Bob, let's make it perfectly clear so they don't say we didn't tell them. Butter knives with NON SERATED ROUNDED edges are permitted. Serated blades are not. As for the allowing of all knives up to a certain length, I tend to agree that some of the items we take on checkpoint would not be likely to "take down a plane" although, you could kill someone with a knitting needle yet they are permitted as well. Go figure, but again, it is not us who make the decisions.

July 4, 2010 11:15 AM
.....................
You know the serrations on a butter knife or completely different than the serrations on say a steak knife.

But it is TSA we're talking about, and I guess making reasonable lists of banned items is just to hard for the TSA braintrust.

TSO Tom said...

RB said in part....
You know the serrations on a butter knife or completely different than the serrations on say a steak knife.

But it is TSA we're talking about, and I guess making reasonable lists of banned items is just to hard for the TSA braintrust.
***********************************
RB, while I cannot say that I disagree with you on this particular topic, I was merely pointing out the way the procedure is outlined. As an employee there are some things that I scratch my head at, but I'm not the one responsible for making the rules, "above my pay grade" if you will.

TSO Tom said...

AVXO, you are correct, we are permitted to make decisions based on what we are presented with, the circumstances, the passenger, any suspicious behaviors, and taking into account what is in the SOP. We are permitted to go above the SOP when the situation warrants, but we are never permitted to go below the standards. Are bad decisions made? Maybe....and there are situations in which we have to answer for those decisions, and in some cases consequences as well.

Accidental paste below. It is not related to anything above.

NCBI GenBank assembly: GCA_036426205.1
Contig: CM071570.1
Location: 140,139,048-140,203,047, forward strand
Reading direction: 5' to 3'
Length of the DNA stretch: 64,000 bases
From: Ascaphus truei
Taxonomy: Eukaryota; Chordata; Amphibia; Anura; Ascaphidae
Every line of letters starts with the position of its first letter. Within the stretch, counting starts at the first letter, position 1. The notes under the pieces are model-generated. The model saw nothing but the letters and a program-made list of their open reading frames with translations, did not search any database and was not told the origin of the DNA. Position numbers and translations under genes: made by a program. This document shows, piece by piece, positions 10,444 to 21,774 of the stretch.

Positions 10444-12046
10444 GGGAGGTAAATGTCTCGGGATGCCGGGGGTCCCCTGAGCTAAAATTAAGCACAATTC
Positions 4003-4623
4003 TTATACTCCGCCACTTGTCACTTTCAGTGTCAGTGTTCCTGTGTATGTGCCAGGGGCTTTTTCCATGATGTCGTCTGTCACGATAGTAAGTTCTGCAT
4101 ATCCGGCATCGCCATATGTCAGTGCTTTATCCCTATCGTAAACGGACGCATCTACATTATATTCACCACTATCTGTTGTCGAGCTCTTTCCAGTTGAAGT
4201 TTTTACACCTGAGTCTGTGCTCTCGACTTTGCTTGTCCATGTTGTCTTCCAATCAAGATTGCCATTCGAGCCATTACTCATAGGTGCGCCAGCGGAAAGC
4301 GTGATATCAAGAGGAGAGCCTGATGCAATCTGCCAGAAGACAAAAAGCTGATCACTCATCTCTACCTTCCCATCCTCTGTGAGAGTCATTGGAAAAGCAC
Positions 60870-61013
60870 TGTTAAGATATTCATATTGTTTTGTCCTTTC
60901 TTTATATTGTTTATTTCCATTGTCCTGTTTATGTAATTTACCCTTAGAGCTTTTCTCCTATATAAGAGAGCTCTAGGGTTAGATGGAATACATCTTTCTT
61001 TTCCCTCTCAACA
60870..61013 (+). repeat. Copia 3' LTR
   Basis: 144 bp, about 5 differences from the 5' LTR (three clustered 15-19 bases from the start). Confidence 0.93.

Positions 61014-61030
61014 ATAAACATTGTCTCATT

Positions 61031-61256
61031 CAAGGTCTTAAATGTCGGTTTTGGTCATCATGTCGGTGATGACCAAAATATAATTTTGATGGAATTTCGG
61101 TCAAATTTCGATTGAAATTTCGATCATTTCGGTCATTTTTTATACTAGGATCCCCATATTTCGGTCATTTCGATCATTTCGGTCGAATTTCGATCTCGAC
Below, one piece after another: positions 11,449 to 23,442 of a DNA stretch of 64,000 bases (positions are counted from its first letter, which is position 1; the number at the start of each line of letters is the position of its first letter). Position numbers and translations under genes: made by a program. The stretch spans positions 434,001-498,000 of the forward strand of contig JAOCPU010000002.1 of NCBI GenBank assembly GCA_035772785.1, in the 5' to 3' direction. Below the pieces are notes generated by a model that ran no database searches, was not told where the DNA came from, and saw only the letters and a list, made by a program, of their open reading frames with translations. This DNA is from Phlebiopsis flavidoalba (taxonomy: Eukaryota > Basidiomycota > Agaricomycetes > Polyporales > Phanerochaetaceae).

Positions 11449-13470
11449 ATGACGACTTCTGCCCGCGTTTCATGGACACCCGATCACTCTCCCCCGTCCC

Blaze Smith said...

The sign does indeed look confusing. Some might think of it as a prank and may disregard it. As for the Popsicle makers and potato peelers, it would've been better if they posted pictures of what's allowed or not.

Anonymous said...

Most of what TSA does is smoke and mirrors. Allow an empty 20 oz coffee mug but only 3.4 oz shampoo? So I get 10 of my bad guy buddies to carry 3.4 oz through the check point hidden on their body or in it. meet up once through screening and combine in the mug. TSA is a WASTE of money the way it is currently configured. Fix it or disband it.

SEO Company said...

This is another one of those cases that makes me long for the day that the liquid algorithm is ready to go for our X-rays so we can allow liquids and end 3-1-1 as we know it."